World Environment Day: Tackling the hottest climate risks to business continuity and resilience

  • 05 Jun 2024
  • Rebecca
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The United Nations’ (UN) World Environment Day 2024 is being held on June 5th and hosted by the Kingdom of Saudi Arabia. This year, its main themes are land restoration, desertification, and drought resilience.

This UN Environmental Program is a popular annual event that’s been held since 1973 to promote environmental outreach and raise awareness of issues surrounding the globe’s most pressing environmental risks. According to the official website, over a million people celebrate this day worldwide, with community involvement ranging from planting seeds, to dimming lights. This year’s theme continues that of 2021: #generationrestoration. This is specifically aimed at regenerating the countryside, reviving water sources, and bringing back farmable soils.

Severe environmental weather risks are an established concern in the resilience world. Many organizations plan for weather-related disruption such as snowfall impact on transportation, but climate risk is much more than that. It’s an evolving risk that merits revisiting on a regular basis. The BCI Extreme Weather & Climate Change Report 2023 told how 44.5% of survey participants were moderately or significantly impacted by climate-related events during the past five years, yet many still view such events as a one-off risk, don’t consider the long-term impact of climate risk disruption on their organizations, and fail to prepare plans accordingly.

Extreme weather doesn’t just impact infrastructure and buildings. As highlighted by the #generationrestoration theme, it also has an impact on food and farming. Extreme weather impacts food staples such as rice, wheat, and corn, so it has the potential to threaten global food security and disrupt supply chains. In turn, this creates reputational risk. Indeed, the BCI’s latest climate risk research indicates that the most frequently experienced disruption from weather-related events is to an organization’s supply chain.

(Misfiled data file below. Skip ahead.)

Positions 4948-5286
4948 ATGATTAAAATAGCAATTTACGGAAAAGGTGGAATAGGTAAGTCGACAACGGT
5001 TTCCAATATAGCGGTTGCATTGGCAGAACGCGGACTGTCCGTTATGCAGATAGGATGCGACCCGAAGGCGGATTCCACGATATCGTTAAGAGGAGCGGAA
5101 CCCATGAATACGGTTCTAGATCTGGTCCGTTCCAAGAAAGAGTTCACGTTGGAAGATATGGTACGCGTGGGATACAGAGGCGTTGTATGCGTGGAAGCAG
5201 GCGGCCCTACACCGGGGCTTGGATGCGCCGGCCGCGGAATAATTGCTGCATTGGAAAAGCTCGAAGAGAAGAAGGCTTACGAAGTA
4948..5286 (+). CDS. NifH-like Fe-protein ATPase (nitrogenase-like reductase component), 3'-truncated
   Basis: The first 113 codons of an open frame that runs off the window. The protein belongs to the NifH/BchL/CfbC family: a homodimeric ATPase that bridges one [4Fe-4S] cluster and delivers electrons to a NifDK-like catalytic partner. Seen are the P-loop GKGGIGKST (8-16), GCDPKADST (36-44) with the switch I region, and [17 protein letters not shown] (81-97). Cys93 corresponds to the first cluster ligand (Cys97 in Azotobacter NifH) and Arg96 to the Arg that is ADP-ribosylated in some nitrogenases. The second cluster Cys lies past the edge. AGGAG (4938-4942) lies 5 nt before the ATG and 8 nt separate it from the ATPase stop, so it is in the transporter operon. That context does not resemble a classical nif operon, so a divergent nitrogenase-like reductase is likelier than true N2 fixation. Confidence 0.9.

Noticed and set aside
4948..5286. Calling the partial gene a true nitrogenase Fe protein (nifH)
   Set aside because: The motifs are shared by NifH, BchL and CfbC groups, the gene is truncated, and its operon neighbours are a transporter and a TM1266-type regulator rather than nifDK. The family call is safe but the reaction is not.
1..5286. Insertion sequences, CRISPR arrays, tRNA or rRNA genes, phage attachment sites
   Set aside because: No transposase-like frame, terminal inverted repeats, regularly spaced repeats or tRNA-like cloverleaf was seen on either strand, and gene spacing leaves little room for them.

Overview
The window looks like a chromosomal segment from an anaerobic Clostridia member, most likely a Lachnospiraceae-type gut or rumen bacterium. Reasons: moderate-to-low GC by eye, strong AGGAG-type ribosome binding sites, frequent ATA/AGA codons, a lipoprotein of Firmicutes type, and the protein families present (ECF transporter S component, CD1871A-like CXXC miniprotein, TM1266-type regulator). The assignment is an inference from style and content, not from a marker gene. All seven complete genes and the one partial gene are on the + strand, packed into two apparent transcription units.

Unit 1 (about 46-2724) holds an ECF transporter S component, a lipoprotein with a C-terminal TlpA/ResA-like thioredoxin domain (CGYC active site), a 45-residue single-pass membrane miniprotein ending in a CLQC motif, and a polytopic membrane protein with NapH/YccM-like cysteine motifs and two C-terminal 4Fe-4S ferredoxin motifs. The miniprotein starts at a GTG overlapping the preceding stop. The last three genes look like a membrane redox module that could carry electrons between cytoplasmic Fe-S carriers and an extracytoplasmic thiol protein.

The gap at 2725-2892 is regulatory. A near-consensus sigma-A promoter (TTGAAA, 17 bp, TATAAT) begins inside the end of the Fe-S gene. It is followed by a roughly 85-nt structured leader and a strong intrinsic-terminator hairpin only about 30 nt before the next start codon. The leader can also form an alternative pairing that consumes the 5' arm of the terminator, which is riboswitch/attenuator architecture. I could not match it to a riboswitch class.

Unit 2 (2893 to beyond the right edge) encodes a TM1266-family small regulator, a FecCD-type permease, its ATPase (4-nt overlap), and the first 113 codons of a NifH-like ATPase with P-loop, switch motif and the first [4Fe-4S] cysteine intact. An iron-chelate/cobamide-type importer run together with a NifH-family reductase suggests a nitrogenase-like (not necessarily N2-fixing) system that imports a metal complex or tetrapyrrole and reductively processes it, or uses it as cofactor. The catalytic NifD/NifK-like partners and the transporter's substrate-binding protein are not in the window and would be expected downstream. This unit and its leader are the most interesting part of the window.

As World Environment Day highlights the challenges that global climate events may bring, practitioners should look to move from watching briefs to actively assessing current and future weather impacts and implement practical climate resilience plans across their organizations. This includes infrastructure, staff safety, supply chain, and reputational disruptions. They should seek to partner with senior management to ensure their organization not only knows how to ensure critical activities continue in the event of an incident such as a flood, but also put plans in place to ensure the organization is better prepared for such incidences in the first place.

If climate change has affected your supply chain, or you believe it will in the future, consider contributing your experiences (the good, the bad, and the ugly) to our latest supply chain survey. This important survey will help uncover risks, threats, and good practice in supply chain resilience and support business continuity and resilience practitioners in the future.

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